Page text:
Zantac and its manufacturer Sanofi are under harsh scrutiny and potentially facing a wave of lawsuits, perhaps through multidistrict litigation (MDL), after it was announced that the popular heartburn medication could cause cancer with regular use. Zantac can be purchased off-the-shelf, over-the-counter (OTC), or with a prescription to treat heartburn and chronic indigestion. The drug relies on ranitidine as an active ingredient, but studies show ranitidine could lead to stomach, bladder, kidney, and intestinal cancers.
When ranitidine comes into contact with water, such as the naturally-occurring water inside the human digestive tract, it can undergo a chemical compound change, forming N-nitrosodimethylamine (NDMA). It is NDMA that has been linked to various types of cancers. The Food and Drug Administration (FDA) considers NDMA a possible carcinogen.
If you are taking prescription Zantac, please see your doctor before discontinuing use. There may be alternative medicines without ranitidine to treat your heartburn and indigestion symptoms.
A standard strength Zantac tablet is 75 milligrams. Maximum strength tablets are twice that amount, up to 150 milligrams per dosage. In 2016, a Stanford University study found that consuming just 150 milligrams of Zantac could produce around 47,000 nanograms of NDMA in the urine within the same day. To put that into perspective, the FDA warns there may be a cancer risk for anyone exposed to just 96 nanograms of NDMA in a 24-hour period.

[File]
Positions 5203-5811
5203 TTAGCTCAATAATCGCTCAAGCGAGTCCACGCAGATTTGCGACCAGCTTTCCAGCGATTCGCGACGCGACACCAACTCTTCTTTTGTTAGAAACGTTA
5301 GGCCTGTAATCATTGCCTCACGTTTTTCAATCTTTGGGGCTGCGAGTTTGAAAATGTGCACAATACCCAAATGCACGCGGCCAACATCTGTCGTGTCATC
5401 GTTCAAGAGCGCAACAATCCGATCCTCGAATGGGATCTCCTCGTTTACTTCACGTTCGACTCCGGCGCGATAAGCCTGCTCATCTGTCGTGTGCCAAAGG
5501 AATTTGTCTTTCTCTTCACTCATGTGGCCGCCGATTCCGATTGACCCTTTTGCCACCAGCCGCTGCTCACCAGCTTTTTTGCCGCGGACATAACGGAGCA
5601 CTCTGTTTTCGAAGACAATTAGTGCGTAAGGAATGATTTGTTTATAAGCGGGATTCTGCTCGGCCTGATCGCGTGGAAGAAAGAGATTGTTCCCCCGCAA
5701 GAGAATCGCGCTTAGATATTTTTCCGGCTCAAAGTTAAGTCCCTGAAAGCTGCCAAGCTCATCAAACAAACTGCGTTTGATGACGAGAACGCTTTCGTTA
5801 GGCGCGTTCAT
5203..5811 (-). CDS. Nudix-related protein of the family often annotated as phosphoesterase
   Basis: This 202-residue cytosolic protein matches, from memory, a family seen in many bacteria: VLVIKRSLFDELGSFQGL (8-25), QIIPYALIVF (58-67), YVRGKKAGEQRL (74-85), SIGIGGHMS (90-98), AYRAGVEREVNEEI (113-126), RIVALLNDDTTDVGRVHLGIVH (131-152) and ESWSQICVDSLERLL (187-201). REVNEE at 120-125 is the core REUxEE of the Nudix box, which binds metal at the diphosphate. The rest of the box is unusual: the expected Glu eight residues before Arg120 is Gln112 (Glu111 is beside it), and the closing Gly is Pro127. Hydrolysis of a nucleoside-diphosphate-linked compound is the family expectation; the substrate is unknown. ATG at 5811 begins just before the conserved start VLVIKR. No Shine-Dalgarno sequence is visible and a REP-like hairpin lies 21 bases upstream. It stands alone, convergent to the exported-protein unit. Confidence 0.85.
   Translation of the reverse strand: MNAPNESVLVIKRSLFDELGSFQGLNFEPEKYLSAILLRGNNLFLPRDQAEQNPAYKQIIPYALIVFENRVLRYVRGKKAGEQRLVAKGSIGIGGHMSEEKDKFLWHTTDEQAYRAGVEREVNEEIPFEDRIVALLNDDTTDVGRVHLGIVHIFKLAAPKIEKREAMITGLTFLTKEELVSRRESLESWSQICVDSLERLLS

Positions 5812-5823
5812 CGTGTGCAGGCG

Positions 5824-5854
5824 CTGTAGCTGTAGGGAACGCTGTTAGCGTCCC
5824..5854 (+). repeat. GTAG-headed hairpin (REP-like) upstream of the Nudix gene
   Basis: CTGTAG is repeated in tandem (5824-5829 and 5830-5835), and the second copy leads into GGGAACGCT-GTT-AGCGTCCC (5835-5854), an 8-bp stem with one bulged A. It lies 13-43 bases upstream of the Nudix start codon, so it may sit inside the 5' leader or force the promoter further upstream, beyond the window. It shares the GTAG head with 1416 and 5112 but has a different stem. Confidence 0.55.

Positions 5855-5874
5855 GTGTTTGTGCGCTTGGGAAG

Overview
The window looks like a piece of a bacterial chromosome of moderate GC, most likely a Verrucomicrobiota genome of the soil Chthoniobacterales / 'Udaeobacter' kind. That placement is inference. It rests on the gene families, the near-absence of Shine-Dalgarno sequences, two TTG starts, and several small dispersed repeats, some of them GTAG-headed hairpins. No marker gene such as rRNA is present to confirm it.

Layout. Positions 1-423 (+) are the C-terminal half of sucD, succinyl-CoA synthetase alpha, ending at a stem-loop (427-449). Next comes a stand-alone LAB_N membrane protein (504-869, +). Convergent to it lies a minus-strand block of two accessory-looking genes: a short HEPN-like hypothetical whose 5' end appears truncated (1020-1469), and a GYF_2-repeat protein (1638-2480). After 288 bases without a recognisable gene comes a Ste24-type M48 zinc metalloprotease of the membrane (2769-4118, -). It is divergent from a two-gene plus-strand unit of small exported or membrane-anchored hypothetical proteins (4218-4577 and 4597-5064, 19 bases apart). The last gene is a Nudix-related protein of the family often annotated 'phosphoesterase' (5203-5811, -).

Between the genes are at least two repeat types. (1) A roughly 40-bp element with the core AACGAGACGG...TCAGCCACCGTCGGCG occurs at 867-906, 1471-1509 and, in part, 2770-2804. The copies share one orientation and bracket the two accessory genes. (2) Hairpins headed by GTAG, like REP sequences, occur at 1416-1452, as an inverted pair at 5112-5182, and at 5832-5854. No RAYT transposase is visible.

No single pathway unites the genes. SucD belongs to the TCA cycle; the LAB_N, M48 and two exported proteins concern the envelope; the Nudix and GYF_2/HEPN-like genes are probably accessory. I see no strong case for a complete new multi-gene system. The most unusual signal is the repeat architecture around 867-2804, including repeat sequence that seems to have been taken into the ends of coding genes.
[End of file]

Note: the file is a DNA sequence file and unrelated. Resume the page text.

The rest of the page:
The problem of the ranitidine in Zantac producing NDMA is so significant, a 2017 study found evidence that suggests wastewater – i.e. flushed urine from Zantac users – could be contributing to an NDMA increase in municipal potable water due to soil contamination and inefficient wastewater treatments.
People who have used Zantac frequently and for years have an inordinate number of cancer diagnoses, including:
A medication’s cancer risk does not make that drug’s manufacturer automatically liable for damages caused to users. The problem with Zantac and Sanofi is the lack of transparency and information given to consumers about ranitidine and NDMA. Studies dating back to 2004 concluded that Zantac use can cause bladder cancer due to ranitidine producing large quantities of NDMA in the body. However, there has been no widespread effort from Sanofi to bring this information to the public’s attention.
Even as word spreads throughout news headlines about Zantac’s dangers, the product’s own official website does not address the cancer risk. It lists some side effects like “vomiting with blood” and alludes to a “serious condition,” but says nothing more. As a result, Sanofi is being targeted by lawsuits not for making a dangerous drug, but for knowingly selling one without warning consumers appropriately.
Not everyone who has used Zantac will be eligible to file a claim against Sanofi in pursuit of damages. The strongest claims will come from people who have been diagnosed with bladder, stomach, kidney, or similar cancers, and who have evidence of long-term Zantac use, like a prescription.
At Bailey Cowan Heckaman PLLC, our team of trial attorneys is currently hearing from Zantac users from around the country to help determine if they are eligible to file a claim. Depending on how the story develops, a mass tort or class action could soon develop against Sanofi by thousands of people nationwide. As highly experienced injury lawyers with a focus on multidistrict litigation and major cases, we can help you get ready to file your own Zantac lawsuit, too.
Please call us or contact us online to take the first step in demanding justice from Zantac for causing your cancer and hardships.